C# Tuple: How to work with a Tuple in C#?

A tuple in C# is a data structure that allows us to store elements of different data types. It was first introduced with .NET Framework 4.0 and allowed a maximum of 8 elements to be stored. Any attempt to store more than eight elements will result in a compiler error.

Syntax:

Tuple<T1, T2, T3, T4, T5, T6, T7, TRest>
C# Tuple
C# Tuple

What is the need for C# Tuple?

There were the following different ways to return multiple values from a C# method before the tuple was introduced in C#.

  • By using a class, struct, or record type
  • By using the out parameter and
  • By using the dynamic return type of a method

Tuples solve this problem by storing different data types in a single data set. For example, Tuple can be useful when you want to store the details of a User in just one entity, such as Name, ID, Address, and Phone Number. With Tuples, you don’t need to create any separate data structure to store data of different types.

A tuple can be used to return multiple values from a method or to pass multiple values to a method.

Features of Tuple Types

  • Tuple allows multiple data types to be stored in a single lightweight data structure.
  • Tuple types support the == and != operators.
  • It allows a method to return multiple values without the use of the out keyword.
  • You can store duplicate elements in tuple types.
  • It allows multiple values to be passed to a method with a single parameter.
  • Tuple properties are all readonly which means they cannot be changed once they are created.
  • The size of a tuple is fixed as it cannot be changed once defined when the tuple is created.

Example 1:

Let’s see an example of creating a Tuple to store User information.

// C# program to demonstrate the tuple types in C#
using System;
namespace TupleExample
{
    class Program
    {
        public static void Main(string[] args)
        {
            // Creating Tuple of three values Name, Id, and Address 
            var user = new Tuple<string, int, string>("Shekh Ali", 101, "Delhi");
            Console.WriteLine("====== User's Information ======");
            Console.WriteLine($" Name :{user.Item1}");
            Console.WriteLine($" Id   : { user.Item2}");
            Console.WriteLine($" Address :  {user.Item3}");
            Console.ReadLine();
        }
    }
}

Output:

Tuple in CSharp example

Create Tuple in C#

Tuples can be created in various ways in C# such as:

  • Using Parentheses
  • Using the Tuple.Create() method
  • Class-based approach Tuple<T>

C# Tuple Using Parentheses

You can create a tuple by directly assigning different values ​​using Parentheses ().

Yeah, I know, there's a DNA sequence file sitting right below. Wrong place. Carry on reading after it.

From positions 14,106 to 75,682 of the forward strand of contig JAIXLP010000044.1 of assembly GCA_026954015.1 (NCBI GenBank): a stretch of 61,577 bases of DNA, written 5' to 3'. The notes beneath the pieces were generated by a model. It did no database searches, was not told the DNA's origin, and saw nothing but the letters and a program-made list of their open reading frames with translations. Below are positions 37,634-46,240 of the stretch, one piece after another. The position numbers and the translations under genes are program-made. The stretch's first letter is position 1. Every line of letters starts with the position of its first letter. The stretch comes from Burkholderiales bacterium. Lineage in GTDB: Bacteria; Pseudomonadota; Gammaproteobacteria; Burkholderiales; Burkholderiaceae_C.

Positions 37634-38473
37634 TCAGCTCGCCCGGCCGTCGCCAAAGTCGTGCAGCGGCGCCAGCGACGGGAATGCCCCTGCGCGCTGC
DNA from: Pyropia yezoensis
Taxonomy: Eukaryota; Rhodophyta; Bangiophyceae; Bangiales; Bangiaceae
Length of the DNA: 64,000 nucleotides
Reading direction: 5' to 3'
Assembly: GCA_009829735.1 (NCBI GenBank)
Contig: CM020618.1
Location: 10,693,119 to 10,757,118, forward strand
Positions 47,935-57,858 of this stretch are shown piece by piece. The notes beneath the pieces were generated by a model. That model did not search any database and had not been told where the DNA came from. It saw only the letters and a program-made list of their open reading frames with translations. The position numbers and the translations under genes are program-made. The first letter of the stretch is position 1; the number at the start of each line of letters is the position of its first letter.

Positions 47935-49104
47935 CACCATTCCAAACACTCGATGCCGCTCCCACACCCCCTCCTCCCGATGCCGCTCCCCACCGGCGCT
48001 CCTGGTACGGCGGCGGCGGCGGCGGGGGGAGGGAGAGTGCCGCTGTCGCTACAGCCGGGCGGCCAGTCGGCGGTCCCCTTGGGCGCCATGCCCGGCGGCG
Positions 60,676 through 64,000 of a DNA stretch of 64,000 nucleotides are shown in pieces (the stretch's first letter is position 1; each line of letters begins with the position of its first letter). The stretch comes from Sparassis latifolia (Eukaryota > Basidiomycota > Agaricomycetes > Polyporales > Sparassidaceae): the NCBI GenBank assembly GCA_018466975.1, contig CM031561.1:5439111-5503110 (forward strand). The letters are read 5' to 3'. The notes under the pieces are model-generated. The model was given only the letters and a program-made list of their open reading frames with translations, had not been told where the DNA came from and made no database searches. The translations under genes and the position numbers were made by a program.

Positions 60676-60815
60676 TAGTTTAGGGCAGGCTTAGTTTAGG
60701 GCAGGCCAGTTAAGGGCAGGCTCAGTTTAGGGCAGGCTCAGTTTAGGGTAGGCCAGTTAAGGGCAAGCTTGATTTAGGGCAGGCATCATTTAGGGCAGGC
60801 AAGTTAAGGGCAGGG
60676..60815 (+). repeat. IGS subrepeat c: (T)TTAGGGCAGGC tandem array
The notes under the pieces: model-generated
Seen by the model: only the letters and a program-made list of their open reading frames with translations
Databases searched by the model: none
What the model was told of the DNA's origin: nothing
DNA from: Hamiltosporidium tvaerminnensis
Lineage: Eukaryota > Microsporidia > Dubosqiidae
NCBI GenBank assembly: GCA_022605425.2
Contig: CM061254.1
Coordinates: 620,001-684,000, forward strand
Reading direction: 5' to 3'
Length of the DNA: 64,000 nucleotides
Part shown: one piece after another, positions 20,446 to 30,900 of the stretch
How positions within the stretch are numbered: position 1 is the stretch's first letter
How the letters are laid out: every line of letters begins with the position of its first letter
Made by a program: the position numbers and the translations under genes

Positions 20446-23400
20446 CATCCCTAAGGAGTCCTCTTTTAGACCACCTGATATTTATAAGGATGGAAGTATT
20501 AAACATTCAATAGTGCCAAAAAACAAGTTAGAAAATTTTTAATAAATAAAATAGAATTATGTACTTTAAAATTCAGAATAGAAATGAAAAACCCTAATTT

Example 2:

using System;
namespace TupleExample
{
    class Program
    {
        public static void Main(string[] args)
        {
            // Creating a tuple containing 3 elements Name, Id, and Address 
            (string,int,string) user = ("Shekh Ali", 101, "Delhi");
            Console.WriteLine(user);
            Console.ReadLine();
        }
        // Output: (Shekh Ali, 101, Delhi)
    }
}

C# Tuple Example Using Create() Method

We can use static methods of the Tuple class to create a Tuple without providing the type of each element. In the following code snippet, we are using  Tuple.Create() method to create a tuple.

using System;
namespace TupleExample
{
    class Program
    {
        public static void Main(string[] args)
        {
            var User = Tuple.Create("Shekh Ali",28, "Delhi");
            
            var TupleMaxLimit = Tuple.Create(1, 2, 3, 4, 5, 6, 7, 8);
            Console.WriteLine($"The {nameof(User)} has the following elements: {User}");    
            Console.WriteLine($"The {nameof(TupleMaxLimit)} has the following elements: {TupleMaxLimit}");

            Console.ReadLine();
        }
    }
}

Output:

Tuple in CSharp using create method

Class based approach Tuple<T>

We can use the  Tuple<T>  class to create a tuple with the specific length and type of the elements we want to store.

using System;
namespace TupleExample
{
    class Program
    {
        public static void Main(string[] args)
        {         
            // Creating tuple to store User's name and age.
            Tuple<string, int> User = new Tuple<string, int>("Shekh Ali", 29);         
            Console.WriteLine($"The {nameof(User)} contains the following elements: {User}");          
            Console.ReadLine();
           // Output:
           // The User contains the following elements: (Shekh Ali, 29)
        }
    }
}

How to access elements from a Tuple?

Tuple elements can be accessed using the  Item  property.
For example: Item1, Item2, Item3, etc., up to the Item7 property. The Item1 property returns the first element, the Item2 property returns the second element, and so on. The last element (8th element) is returned using the Tuple’s  Rest  property.

Example: Accessing elements from the Tuple.

            var numberList = Tuple.Create(1, 2, 3, 4, 5, 6, 7, "Eight");
            Console.WriteLine(numberList.Item1); // returns 1
            Console.WriteLine(numberList.Item2); // returns 2
            Console.WriteLine(numberList.Item3); // returns 3
            Console.WriteLine(numberList.Item4); // returns 4